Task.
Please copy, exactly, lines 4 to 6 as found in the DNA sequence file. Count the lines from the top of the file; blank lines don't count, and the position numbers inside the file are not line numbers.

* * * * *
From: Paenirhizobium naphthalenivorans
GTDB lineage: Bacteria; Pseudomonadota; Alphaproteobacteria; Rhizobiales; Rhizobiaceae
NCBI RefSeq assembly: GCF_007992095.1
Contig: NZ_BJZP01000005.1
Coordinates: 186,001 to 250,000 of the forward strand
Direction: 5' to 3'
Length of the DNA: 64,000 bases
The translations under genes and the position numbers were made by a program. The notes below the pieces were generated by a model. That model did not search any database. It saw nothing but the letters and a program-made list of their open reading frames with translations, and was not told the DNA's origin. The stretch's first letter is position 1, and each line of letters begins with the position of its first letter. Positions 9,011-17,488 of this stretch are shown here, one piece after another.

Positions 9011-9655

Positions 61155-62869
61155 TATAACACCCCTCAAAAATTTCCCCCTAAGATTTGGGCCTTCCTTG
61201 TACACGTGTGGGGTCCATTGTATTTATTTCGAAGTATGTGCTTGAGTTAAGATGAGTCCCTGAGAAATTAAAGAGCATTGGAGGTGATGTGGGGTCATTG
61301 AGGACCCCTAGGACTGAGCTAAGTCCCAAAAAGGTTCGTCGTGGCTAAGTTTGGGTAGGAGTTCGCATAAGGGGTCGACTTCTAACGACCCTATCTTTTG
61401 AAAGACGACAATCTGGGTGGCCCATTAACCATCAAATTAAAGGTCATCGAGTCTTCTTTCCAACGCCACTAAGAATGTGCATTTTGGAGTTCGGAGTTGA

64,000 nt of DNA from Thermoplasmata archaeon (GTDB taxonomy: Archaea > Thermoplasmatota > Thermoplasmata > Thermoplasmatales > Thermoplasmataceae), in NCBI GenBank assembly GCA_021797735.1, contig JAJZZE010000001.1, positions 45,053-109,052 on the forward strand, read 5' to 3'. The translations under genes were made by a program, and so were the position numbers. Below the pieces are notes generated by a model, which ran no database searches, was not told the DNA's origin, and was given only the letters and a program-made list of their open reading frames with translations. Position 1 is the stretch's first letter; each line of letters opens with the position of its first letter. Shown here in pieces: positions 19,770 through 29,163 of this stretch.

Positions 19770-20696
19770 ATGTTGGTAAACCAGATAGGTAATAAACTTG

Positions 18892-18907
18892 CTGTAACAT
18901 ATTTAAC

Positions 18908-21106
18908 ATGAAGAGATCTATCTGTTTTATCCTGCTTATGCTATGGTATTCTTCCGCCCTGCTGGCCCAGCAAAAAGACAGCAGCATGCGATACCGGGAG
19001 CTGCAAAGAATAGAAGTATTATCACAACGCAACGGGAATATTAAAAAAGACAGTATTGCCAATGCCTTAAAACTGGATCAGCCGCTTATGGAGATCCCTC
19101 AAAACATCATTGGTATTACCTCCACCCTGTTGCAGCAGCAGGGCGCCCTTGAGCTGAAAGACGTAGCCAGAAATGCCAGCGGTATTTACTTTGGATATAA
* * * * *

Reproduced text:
Contig: NZ_BJZP01000005.1
Coordinates: 186,001 to 250,000 of the forward strand
Direction: 5' to 3'